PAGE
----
The DLJ project is dead - long live the OpenJDK

; Date: December 19, 2011

Tags: OpenJDK

There appears to be over-reacting and fearism concerning a recent decision to cancel the DLJ project, and subsequently Ubuntu's plan to remove DLJ-based Java packages from their repository. I'm totally out of the loop of this except for a couple things. As the former DLJ Project Lead I was still vaguely involved with the management of that project. Recently there was an email exchange between myself, Dalibor Topic and Tom Marble where we decided it would be best to just shut down the DLJ because the OpenJDK had proceeded far enough that the DLJ was simply unnecessary.

Some blog postings on osnews.com and www.omgubuntu.co.uk came to my attention where there are many comments along the lines of "OMG THE SKY IS FALLING AND ORACLE IS EVIL". Well, sigh.

There's nothing to worry about here. It's really very simple.

The DLJ Project was launched at JavaOne 2006 when it looked unlikely that Sun's Java implementation would ever be open sourced, we devised the DLJ Project to provide JDK bundles under a liberal license. It was meant to help the community easily have a good quality Java implementation on Linux, but then the new CEO declared the creation of the OpenJDK project from the stage of that very same JavaOne.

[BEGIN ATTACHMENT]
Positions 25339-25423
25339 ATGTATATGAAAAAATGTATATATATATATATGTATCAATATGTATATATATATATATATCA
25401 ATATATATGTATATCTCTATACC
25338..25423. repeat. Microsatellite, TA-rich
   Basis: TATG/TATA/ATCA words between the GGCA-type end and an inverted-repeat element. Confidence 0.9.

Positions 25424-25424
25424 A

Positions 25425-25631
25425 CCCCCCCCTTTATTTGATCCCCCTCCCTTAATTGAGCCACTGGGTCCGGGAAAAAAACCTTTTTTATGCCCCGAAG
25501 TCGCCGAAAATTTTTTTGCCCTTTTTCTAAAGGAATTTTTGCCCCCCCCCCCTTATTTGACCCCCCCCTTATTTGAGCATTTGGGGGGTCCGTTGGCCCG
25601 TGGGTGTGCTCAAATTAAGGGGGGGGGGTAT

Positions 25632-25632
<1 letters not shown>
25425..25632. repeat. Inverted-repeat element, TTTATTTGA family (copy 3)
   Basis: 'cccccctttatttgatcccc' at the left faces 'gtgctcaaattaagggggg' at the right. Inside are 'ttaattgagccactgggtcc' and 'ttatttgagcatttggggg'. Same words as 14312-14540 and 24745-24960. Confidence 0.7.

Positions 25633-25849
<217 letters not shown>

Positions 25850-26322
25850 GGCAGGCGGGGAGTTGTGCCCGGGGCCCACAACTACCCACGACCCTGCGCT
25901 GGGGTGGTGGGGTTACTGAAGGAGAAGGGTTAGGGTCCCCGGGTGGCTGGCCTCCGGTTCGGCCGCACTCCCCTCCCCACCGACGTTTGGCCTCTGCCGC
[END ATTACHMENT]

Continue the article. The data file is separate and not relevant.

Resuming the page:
Over the course of time the OpenJDK project became really good and it was no longer necessary to maintain the DLJ project.

There's nothing EVIL here .. it's simply that the DLJ project became irrelevant.

Dalibor Topic had a nice post about this a few months ago - (robilad.livejournal.com) http://robilad.livejournal.com/90792.html

Source: (web.archive.org) weblogs.java.net

About the Author(s)

David Herron : David Herron is a writer and software engineer focusing on the wise use of technology. He is especially interested in clean energy technologies like solar power, wind power, and electric cars. David worked for nearly 30 years in Silicon Valley on software ranging from electronic mail systems, to video streaming, to the Java programming language, and has published several books on Node.js programming and electric vehicles.